Seminar: Nail Your Pitch
Who: Laurel Cohn
When: Monday 15 May, 6:30pm-9:30pm
Cost: Full Price: $55; Member: $40; Conc Member: $35
Level: Beginner to intermediate.
In our fast-paced world of communications dominated by headlines and key words, it’s crucial for you to understand how to pitch your project to others as concisely as possible. You may be required to give a verbal pitch as well as provide one in writing. You may be asked for a one-liner or for an extended synopsis. The key to a successful pitch is a clear and fundamental understanding of what it is you are writing and where it fits in the publishing world.
Sounds easy in theory, but in practice, encapsulating your writing project in one sentence, a short blurb or even a 500 word synopsis can feel more difficult than writing a book-length work. This seminar offers tips and tools to help frame your work in a variety of ways relevant to different publishing opportunities. Whether you are applying for a mentorship or grant, entering a pitching competition, submitting work to an agent or publisher, or self-publishing, your ability to pitch your work well and appropriately plays a crucial role in your success.
This seminar introduces an approach to pitch writing developed in response to reading hundreds of blurbs and synopses as an editor and manuscript assessor, as well as researching exactly what it is that agents and publishers are looking for in a pitch. The main thrust is to encourage writers to begin from a single statement of story essence and build from that, adding only what is necessary, as opposed to trying to squish a book-length story into a few sentences or paragraphs.
Drawing on examples of various length pitches from authors whose work has been published (adult fiction, junior fiction, health/self-help and memoir), discover what you need to put into a pitch, and what you need to leave out.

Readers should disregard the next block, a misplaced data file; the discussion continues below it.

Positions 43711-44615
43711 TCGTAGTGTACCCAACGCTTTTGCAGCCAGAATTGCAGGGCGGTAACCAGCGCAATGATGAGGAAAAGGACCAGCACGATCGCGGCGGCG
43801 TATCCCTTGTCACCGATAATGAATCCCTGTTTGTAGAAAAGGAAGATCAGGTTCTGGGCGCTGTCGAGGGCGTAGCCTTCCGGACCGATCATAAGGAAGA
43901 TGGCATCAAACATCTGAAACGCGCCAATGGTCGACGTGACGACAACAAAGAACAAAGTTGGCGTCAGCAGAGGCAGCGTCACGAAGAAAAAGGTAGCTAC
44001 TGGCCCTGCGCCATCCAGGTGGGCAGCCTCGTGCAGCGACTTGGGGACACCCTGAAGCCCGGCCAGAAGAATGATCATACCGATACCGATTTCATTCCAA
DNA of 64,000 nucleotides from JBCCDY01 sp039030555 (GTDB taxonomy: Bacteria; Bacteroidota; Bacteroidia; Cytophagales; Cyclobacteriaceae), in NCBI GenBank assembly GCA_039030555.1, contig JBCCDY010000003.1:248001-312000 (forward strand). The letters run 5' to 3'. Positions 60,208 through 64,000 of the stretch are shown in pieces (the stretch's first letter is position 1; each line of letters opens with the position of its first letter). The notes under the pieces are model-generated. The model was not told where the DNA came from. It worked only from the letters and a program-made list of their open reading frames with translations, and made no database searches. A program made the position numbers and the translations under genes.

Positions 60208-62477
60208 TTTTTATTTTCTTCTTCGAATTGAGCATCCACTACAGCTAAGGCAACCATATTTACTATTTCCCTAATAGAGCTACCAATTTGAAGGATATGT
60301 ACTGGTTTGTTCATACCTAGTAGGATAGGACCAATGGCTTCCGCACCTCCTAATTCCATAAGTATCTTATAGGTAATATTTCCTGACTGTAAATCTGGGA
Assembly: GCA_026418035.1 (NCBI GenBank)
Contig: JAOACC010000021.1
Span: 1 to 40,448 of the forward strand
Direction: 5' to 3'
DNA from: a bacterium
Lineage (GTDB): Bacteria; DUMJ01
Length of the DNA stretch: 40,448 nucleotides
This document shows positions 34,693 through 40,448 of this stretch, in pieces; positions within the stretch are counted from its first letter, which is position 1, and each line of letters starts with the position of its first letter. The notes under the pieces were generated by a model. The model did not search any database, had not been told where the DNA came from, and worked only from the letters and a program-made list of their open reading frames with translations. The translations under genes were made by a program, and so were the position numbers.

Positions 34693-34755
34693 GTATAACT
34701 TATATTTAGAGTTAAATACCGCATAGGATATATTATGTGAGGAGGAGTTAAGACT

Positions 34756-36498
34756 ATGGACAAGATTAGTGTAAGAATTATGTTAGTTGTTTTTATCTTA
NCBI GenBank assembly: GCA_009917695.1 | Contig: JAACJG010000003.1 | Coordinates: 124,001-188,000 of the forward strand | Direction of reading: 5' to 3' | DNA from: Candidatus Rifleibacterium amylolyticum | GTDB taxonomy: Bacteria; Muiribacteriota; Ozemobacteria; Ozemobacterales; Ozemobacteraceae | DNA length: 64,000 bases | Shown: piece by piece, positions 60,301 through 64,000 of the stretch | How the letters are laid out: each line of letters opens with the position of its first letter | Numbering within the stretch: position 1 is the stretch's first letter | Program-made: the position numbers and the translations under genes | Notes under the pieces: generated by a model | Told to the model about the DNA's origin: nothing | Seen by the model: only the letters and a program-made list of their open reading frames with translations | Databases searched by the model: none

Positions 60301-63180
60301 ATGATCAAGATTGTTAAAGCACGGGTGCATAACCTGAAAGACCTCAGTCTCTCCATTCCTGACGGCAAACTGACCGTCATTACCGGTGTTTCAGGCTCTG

- An understanding of the different types of pitches required for different audiences.
- Specific tools and strategies to write a one-line pitch, a short blurb and a synopsis.
- A clear idea of what works and doesn’t work in a pitch.
- Inspiration to rework an existing pitch, or write a new one.
Bring a completed pitch, blurb or synopsis if you have one, to be used as reference, along with pen and paper.
About the tutor
Laurel Cohn has spent her working life exploring ways of communicating stories about ourselves and others. As a developmental editor she has been helping writers since the 1980s prepare their work for publication and hone their pitches. Many writers she has worked with have gone on to be published successfully. She spent five years with one of Australia’s top literary agents and four years as Consultant Editor to the NSW Writers’ Centre before turning freelance. She works with individual writers, publishers and self-publishers, and is a popular workshop presenter. As a grant writer she has helped community organisations develop and refine pitches for various projects, securing hundreds of thousands of dollars worth of funding over the years. She has recently completed a PhD in Australian literature at the University of Queensland.